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Tough questions for Tories: Mission likely to dominate in House

John Ward, Canadian Press, Ottawa Sun, 24 Aug 06


RISING casualty rates, a seemingly resurgent Taliban and the tragic shooting death of a 10-year-old are pushing Afghanistan into the midst of Canadian politics.


When Parliament resumes next month, the military mission in Kandahar is likely to be a set feature of question period.


"Afghanistan is an issue amongst Canadians," says Ujjal Dosanjh, the Liberal defence critic. "It was an issue during the spring, it will continue to be an issue."


Dawn Black, the NDP defence critic, agreed.


"I think it will be front and centre when the House reconvenes."


The opposition, however, will have to dodge government accusations that in questioning the mission, they're undercutting the troops.


Recent public opinion polls have shown an almost even split between those who support the Afghan commitment and those who want out.




The casualty rates -- eight soldiers killed this month alone -- may be eroding support, analysts say.


"The problem with any counter-insurgency is that there are no quick solutions, no easy victories and every now and then there will come a report, such as the shooting of the boy, that most people don't understand or want to hear about," said John Thompson of the Mackenzie Institute, a Toronto-based group that studies international unrest.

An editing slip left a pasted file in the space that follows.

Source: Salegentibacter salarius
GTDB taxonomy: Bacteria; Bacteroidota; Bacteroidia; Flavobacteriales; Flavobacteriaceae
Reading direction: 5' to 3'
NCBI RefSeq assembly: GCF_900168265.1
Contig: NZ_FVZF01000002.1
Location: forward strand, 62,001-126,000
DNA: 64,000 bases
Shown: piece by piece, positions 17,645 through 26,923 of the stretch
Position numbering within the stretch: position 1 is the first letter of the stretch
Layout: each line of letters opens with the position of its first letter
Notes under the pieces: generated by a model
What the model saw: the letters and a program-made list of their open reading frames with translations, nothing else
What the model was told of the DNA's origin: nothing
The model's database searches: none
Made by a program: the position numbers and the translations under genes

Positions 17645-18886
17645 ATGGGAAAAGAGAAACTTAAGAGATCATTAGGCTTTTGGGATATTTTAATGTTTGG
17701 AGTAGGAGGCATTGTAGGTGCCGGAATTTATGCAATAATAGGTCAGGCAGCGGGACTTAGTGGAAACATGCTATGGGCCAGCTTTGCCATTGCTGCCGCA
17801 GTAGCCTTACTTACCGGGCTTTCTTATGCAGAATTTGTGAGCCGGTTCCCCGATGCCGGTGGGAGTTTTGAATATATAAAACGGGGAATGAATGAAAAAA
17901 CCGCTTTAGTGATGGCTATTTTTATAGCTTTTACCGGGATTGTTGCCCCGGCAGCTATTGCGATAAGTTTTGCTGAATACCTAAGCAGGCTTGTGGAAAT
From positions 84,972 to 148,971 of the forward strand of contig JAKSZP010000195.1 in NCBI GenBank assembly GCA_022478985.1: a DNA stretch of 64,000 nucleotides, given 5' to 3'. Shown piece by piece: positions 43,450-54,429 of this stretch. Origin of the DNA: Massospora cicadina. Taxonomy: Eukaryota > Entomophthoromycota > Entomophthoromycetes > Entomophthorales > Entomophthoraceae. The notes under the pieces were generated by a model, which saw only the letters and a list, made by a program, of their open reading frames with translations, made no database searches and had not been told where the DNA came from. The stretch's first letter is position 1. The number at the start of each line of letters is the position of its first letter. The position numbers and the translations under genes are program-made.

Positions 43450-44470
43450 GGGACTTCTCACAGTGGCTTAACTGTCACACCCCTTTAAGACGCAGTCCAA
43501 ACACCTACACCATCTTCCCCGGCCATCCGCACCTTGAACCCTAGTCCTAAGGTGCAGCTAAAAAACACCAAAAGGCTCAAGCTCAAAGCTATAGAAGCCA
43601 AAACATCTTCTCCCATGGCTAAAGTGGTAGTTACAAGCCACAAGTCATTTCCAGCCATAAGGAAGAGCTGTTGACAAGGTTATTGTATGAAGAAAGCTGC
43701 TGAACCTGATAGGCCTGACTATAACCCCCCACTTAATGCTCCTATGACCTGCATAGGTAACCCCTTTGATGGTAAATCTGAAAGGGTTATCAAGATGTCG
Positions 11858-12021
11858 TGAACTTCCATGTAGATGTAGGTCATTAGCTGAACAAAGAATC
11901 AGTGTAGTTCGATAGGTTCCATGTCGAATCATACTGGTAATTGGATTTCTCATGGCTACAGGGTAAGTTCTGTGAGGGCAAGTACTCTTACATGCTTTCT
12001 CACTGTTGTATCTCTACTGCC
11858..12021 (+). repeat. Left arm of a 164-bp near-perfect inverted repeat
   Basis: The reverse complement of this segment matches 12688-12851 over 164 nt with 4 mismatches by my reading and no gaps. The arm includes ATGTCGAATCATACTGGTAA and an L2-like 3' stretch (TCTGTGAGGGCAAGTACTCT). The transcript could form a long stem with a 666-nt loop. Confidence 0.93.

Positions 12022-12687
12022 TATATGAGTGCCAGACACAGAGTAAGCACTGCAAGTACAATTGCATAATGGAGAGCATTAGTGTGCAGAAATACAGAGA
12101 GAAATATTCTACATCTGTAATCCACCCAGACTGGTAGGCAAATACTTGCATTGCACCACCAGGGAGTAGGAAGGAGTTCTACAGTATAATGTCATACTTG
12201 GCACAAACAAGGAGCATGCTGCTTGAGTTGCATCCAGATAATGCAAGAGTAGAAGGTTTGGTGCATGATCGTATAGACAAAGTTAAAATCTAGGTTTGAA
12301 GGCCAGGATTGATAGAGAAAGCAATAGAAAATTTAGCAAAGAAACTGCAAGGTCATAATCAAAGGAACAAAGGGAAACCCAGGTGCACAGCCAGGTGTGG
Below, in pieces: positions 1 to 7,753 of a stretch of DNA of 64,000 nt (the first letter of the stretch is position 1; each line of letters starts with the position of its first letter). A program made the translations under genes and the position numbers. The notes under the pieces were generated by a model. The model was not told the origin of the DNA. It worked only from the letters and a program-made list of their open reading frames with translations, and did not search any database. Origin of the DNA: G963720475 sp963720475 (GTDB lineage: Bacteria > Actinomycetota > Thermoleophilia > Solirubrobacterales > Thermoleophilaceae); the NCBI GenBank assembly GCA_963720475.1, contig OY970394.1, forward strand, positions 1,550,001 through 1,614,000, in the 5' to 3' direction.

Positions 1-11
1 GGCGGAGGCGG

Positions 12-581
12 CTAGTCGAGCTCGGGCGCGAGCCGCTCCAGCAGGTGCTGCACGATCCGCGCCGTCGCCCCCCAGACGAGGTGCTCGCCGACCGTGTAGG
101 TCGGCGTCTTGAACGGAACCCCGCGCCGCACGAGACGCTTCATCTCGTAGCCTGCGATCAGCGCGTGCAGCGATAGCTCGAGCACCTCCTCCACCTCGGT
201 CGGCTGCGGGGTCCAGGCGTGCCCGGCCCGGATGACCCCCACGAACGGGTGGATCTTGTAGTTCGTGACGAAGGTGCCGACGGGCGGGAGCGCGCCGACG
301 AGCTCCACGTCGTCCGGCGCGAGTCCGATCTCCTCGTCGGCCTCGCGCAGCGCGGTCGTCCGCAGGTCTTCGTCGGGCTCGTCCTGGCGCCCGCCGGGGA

Dosanjh and Black say Prime Minister Stephen Harper and his government haven't answered the tough questions, even as they pushed a parliamentary vote last spring to extend the mission to 2009.


Black says she doesn't see how you can win over hearts and minds at gunpoint.


"What is the end point of this?" she said. "Is there an end point that is successful? What are the goals of this mission? Canadians are seriously questioning this and I think the government has a hard obligation now to answer the questions that many MPs and people in Canadian society are asking."




The government is sticking to its guns, saying the mission is dedicated to helping the Afghan people preserve democracy against insurgents and rebuild their battered country.


While the opposition is ready to pounce in question period, others wonder about the real meaning of the polls. John Wright of pollster Ipsos-Reid points out that even a new government would likely be loath to pull out of Afghanistan because it's a commitment to NATO.


"There's no going back," he said.


David Rudd of the Canadian Institute for Strategic Studies said the poll numbers may not mean a lot.


"Yes, there's a split and the polls show people are subtly against it but no one's demonstrating out in the streets, no one's vigorously calling for withdrawal," he said.

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